When was the last time a prominent PDX democrat focused on poverty and social services? Progressive values are an afterthought in this bizarro city.

You see, Sam thinks he's smart. When he worked for Katz he rounded the 9,985 SoWhat bio-tech jobs to 10,000, with no substantiation. But now he impresses us with 4,985 jobs created which sounds "smart", but still no basis.

The other thing I find fascinating about this thread is that finally I see that people are dropping the perspectives of Republican and Democrat on this stimulus issue (except for Kari), and other issues too. There's hope.

We may finally be seeing the disconnect between our politicians, bureaucrats, commissions, and our incessantly same-old-people on committees and at hearings from the general public.

Well said:

The lesson is this: Subsidies that lead a business away from its core purpose don't help anyone. Subsidies must be focused on enhancing existing strengths and competitive advantages of a business. Otherwise, subsidies lead businesses into areas of competive disadvantage, and that creates cascading problems for the business that's being subsidized. Losses beget more losses, and more of the core business must be hacked away to save the new expansions. The only way the whole enterprise can continue is with a never-ending cycle of dependence on subsidies.

And what that means is that the only time subsidies are likely to work is when they are applied to the activities that don't need a subsidy because they are focused on those strengths.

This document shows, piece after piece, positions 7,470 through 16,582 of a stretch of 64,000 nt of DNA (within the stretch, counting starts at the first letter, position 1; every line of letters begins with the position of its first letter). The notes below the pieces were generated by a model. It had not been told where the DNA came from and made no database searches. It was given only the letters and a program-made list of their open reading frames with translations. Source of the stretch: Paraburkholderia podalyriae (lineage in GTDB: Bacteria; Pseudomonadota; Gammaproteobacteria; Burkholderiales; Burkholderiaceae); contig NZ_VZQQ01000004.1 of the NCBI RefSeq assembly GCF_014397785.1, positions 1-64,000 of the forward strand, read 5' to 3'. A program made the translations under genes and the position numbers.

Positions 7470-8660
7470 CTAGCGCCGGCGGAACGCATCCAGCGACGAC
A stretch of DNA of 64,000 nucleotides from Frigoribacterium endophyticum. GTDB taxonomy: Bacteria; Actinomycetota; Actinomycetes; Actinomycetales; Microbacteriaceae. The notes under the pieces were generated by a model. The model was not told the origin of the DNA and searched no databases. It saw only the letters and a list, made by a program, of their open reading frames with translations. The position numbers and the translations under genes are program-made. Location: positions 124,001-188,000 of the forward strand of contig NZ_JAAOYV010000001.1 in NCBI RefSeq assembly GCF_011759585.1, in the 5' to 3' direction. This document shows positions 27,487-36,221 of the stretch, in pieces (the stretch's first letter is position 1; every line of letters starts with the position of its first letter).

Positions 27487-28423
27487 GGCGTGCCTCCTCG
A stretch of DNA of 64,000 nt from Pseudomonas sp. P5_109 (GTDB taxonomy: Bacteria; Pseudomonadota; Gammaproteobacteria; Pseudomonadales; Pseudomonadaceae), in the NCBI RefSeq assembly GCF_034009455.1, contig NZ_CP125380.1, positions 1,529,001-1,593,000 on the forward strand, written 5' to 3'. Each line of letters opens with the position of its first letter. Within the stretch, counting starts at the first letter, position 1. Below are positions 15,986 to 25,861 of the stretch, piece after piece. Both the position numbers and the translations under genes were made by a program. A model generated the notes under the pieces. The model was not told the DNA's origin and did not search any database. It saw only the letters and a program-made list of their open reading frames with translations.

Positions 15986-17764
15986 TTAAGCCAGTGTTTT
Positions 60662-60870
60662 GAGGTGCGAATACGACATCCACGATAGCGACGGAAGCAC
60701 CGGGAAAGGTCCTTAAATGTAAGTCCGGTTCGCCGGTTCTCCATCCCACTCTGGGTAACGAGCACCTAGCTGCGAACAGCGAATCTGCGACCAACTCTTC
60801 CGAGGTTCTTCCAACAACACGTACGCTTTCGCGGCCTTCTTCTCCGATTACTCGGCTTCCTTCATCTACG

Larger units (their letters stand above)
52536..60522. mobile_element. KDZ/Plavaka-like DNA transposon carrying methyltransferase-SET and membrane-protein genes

The best example of ill-considered subsidy pork is one from the supposed progressives: Portland and Oregon are both forcing residents to give what amounts to an infinite subsidy for agrofuels (a mandate that you must purchase something that you would never purchase without the mandate is essentially an infinite subsidy).

This is on top of ladles of direct cash subsidies that Oregon is pouring over the existing federal subsidies. Net result: higher food prices, dramatically higher greenhouse emissions, and zero reduction in fossil fuel usage and zero impact on fossil fuel prices, not to mention $7/gallon biodiesel for Portland.

It's the Triple Crown of bad consequences of science illiteracy in power. Now the folks who pushed it are all backing away (rhetorically), admitting that what we're subsidizing is not good --- meanwhile, the subsidies keep flowing, the budget hole keeps growing, and there's no reporting on whether any of the goals or good intentions are being attained.

This isn't the same as hiring 5000 philosophers to think big thoughts for $100,000 each.

No, that would be ODOT at the state level.

The $500 million is OUR money. It's not growing on the City of Portland money tree.

This is simply Sam's way of fast tracking his previous boondoggles and cloaking them in "job creation" happy thoughts.

The only project that will pay for itself is the reservoir expansion at Powell Butte, and the council knows they need a cryptosporidium filtration/treatment plant to go along with it, but they don't want to blow the full $500 million on something we actually need. Right, Commissioner Leonard?... (crickets chirping)

The rest of the light rail/affordable housing/condo mafia projects are just more gravy for the Arlington Club overlords and Sam's union sponsors. They win: the taxpayer loses.

Someone who focused on needed infrastructure repair and maintenance (be it roads, schools or employment) might be seen as dull but at this time I'd gladly forego a "visionary" for someone who was a responsible conservator of our money and who considered the needs of the entire population rather than those of a few.